The date of July 28 was chosen for World Hepatitis Day in order to mark the birthday of Professor Baruch Blumberg, awarded the Nobel Prize for his work in discovering the hepatitis B virus.
The theme for the day is “see no evil, hear no evil, speak no evil” and staff from both Cardiff and Vale and Hywel Dda health boards are taking part in an attempt to break a world record for the most people performing the three wise monkey actions at the same time.
Delyth Tomkinson, a clinical nurse specialist in blood-borne viruses treating people in Cardiff and Vale UHB who have hepatitis C, said: “We are taking part in a Guinness World Record attempt to have the most people performing the Three Wise Monkey “see no evil, hear no evil, speak no evil” actions within 24 hours.
“There is a serious point to all of this – hepatitis C is a blood-borne virus that can cause liver disease.
“It is estimated that 12,000 to 14,000 people in Wales are chronically infected, but the majority of people are unaware of their infection. It’s vital that more people get treated so we can prevent untimely deaths.
“People with hepatitis C will not normally have any symptoms which is why many people are living with it without ever realising they have it. Hepatitis C is treatable but the treatment is much more difficult if the disease is caught late. It is vital that people are diagnosed as early as possible to maximise the chance of a cure.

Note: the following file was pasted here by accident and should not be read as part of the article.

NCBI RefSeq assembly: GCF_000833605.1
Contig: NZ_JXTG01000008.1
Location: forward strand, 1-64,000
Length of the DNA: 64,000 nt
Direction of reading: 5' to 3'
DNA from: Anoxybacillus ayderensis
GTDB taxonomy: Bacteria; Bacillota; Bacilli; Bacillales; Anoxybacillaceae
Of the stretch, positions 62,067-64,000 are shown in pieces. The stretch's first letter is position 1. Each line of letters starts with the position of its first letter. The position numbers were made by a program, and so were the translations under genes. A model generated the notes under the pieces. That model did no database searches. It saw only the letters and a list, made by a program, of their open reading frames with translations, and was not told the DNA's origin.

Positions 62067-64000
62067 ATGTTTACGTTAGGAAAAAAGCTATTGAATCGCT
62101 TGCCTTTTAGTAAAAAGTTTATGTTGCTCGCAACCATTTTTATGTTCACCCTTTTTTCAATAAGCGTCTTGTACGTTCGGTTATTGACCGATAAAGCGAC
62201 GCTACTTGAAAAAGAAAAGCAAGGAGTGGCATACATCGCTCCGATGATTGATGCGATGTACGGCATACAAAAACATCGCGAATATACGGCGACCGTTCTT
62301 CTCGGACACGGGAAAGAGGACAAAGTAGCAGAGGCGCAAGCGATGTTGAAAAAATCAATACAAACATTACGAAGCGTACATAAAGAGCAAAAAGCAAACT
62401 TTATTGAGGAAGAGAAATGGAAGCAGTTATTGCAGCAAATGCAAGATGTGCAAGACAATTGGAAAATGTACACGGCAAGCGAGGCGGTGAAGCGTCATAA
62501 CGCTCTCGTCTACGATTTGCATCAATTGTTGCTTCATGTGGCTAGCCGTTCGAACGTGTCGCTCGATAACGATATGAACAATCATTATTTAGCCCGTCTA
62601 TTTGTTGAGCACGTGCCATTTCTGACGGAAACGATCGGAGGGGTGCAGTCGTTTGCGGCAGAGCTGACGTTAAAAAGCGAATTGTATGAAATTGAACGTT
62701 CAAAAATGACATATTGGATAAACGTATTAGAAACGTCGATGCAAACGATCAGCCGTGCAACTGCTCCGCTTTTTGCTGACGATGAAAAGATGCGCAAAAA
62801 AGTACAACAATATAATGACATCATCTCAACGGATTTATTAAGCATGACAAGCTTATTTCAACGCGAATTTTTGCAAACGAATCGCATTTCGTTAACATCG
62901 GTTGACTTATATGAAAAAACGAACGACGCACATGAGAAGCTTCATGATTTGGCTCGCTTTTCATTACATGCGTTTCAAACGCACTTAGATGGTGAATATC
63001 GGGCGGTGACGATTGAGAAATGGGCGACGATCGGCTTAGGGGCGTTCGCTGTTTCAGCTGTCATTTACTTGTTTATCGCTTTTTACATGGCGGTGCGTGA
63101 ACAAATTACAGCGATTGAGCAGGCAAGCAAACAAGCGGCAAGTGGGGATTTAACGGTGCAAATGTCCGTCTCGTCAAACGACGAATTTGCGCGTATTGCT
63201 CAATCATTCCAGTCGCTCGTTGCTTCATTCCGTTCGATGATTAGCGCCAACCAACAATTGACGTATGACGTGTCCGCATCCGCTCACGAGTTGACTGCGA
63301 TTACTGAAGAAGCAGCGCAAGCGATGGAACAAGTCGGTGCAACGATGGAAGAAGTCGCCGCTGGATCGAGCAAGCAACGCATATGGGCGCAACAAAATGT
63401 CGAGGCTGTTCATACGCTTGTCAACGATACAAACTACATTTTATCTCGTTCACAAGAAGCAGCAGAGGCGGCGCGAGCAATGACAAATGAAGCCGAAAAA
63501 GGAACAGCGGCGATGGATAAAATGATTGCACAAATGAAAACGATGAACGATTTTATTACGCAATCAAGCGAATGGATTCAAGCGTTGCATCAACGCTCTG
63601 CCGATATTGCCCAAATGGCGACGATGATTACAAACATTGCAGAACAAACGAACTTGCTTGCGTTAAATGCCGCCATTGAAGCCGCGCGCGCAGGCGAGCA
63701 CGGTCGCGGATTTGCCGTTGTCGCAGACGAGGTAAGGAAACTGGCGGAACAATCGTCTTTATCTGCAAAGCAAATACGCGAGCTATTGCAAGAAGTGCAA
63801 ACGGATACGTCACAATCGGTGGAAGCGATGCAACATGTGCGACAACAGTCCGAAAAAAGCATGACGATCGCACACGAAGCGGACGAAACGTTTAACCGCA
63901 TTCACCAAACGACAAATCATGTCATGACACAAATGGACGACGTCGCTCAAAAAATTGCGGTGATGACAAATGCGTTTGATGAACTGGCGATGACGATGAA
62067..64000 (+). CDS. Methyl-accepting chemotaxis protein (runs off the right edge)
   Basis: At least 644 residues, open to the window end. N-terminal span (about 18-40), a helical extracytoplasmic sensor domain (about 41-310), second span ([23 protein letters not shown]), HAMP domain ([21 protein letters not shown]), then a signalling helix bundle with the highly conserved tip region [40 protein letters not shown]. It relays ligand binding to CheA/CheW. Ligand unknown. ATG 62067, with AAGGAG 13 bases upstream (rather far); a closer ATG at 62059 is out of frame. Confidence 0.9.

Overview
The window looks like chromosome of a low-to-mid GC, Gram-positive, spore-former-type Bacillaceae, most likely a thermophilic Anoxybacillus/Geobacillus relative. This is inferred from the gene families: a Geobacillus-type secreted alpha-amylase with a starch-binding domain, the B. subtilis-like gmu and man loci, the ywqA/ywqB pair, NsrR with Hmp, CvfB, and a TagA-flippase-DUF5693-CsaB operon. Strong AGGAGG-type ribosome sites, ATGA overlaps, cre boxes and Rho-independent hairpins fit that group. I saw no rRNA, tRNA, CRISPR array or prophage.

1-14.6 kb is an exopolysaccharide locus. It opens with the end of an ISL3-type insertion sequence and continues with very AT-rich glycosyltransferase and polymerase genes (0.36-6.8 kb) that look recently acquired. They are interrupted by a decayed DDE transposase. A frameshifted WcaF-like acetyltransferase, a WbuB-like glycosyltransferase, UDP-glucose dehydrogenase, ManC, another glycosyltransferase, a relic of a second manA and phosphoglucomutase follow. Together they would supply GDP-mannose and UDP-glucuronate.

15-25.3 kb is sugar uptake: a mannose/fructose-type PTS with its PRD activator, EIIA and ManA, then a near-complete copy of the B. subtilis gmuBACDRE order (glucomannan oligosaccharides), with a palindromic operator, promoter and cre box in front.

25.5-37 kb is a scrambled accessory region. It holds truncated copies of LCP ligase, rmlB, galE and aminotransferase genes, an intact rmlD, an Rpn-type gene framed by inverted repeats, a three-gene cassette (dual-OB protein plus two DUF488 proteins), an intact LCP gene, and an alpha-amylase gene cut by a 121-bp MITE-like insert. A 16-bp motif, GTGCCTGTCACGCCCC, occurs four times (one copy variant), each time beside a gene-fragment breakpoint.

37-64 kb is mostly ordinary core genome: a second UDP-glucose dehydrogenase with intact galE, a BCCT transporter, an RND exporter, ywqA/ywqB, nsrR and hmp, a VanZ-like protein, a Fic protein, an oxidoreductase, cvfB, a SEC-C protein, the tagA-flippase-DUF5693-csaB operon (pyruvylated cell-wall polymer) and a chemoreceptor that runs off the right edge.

“If you think you could be at risk you should get yourself screened.
“There are a number of ways you can get tested. You could approach your GP, or you could simply complete a self referral form available from the concourse at the University Hospital of Wales.
“If you complete one of these forms you will be sent an appointment to meet with one of our team. The team at UHW are extremely experienced and ready to help you.”
Dr Ian Rees, a consultant gastroenterologist and blood-borne virus clinical lead at Hywel Dda health board, said: “We know there are significant numbers of people out there who may have been infected many years ago.
“We see people who perhaps dabbled with drugs once or twice in the 1970s and have become infected but don’t know it.
“There are also people who may have been told some time ago that they had hepatitis B or C but that there was no treatment for it.
“We urge these people to come forward, contact one of our blood-borne virus nurses and get checked out.”
For more information, visit www.who.int/topics/hepatitis/en